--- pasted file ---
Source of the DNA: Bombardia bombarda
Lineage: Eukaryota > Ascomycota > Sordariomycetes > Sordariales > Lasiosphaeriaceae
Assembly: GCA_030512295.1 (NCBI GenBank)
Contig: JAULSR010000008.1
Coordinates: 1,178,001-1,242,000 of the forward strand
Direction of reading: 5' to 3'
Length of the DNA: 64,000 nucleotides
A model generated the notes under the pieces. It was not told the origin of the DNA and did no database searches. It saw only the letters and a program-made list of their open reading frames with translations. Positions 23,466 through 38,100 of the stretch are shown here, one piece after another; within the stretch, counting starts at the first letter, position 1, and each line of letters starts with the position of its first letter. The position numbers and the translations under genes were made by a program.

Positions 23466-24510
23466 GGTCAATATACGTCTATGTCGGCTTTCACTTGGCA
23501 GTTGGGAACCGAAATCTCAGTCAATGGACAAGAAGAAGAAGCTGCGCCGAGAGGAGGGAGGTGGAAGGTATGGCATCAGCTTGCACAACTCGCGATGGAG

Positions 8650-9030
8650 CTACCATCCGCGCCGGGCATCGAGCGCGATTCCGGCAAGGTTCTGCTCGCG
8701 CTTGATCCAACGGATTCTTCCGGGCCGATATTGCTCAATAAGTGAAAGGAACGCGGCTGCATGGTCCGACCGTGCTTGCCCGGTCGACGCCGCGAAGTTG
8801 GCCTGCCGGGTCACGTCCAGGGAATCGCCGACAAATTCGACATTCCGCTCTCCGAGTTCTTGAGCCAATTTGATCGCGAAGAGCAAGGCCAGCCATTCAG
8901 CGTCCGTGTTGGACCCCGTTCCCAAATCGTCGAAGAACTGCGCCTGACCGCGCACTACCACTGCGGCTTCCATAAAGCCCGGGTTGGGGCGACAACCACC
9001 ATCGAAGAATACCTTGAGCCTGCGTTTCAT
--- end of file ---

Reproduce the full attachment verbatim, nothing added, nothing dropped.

Source of the DNA: Bombardia bombarda
Lineage: Eukaryota > Ascomycota > Sordariomycetes > Sordariales > Lasiosphaeriaceae
Assembly: GCA_030512295.1 (NCBI GenBank)
Contig: JAULSR010000008.1
Coordinates: 1,178,001-1,242,000 of the forward strand
Direction of reading: 5' to 3'
Length of the DNA: 64,000 nucleotides
A model generated the notes under the pieces. It was not told the origin of the DNA and did no database searches. It saw only the letters and a program-made list of their open reading frames with translations. Positions 23,466 through 38,100 of the stretch are shown here, one piece after another; within the stretch, counting starts at the first letter, position 1, and each line of letters starts with the position of its first letter. The position numbers and the translations under genes were made by a program.

Positions 23466-24510
23466 GGTCAATATACGTCTATGTCGGCTTTCACTTGGCA
23501 GTTGGGAACCGAAATCTCAGTCAATGGACAAGAAGAAGAAGCTGCGCCGAGAGGAGGGAGGTGGAAGGTATGGCATCAGCTTGCACAACTCGCGATGGAG

Positions 8650-9030
8650 CTACCATCCGCGCCGGGCATCGAGCGCGATTCCGGCAAGGTTCTGCTCGCG
8701 CTTGATCCAACGGATTCTTCCGGGCCGATATTGCTCAATAAGTGAAAGGAACGCGGCTGCATGGTCCGACCGTGCTTGCCCGGTCGACGCCGCGAAGTTG
8801 GCCTGCCGGGTCACGTCCAGGGAATCGCCGACAAATTCGACATTCCGCTCTCCGAGTTCTTGAGCCAATTTGATCGCGAAGAGCAAGGCCAGCCATTCAG
8901 CGTCCGTGTTGGACCCCGTTCCCAAATCGTCGAAGAACTGCGCCTGACCGCGCACTACCACTGCGGCTTCCATAAAGCCCGGGTTGGGGCGACAACCACC
9001 ATCGAAGAATACCTTGAGCCTGCGTTTCAT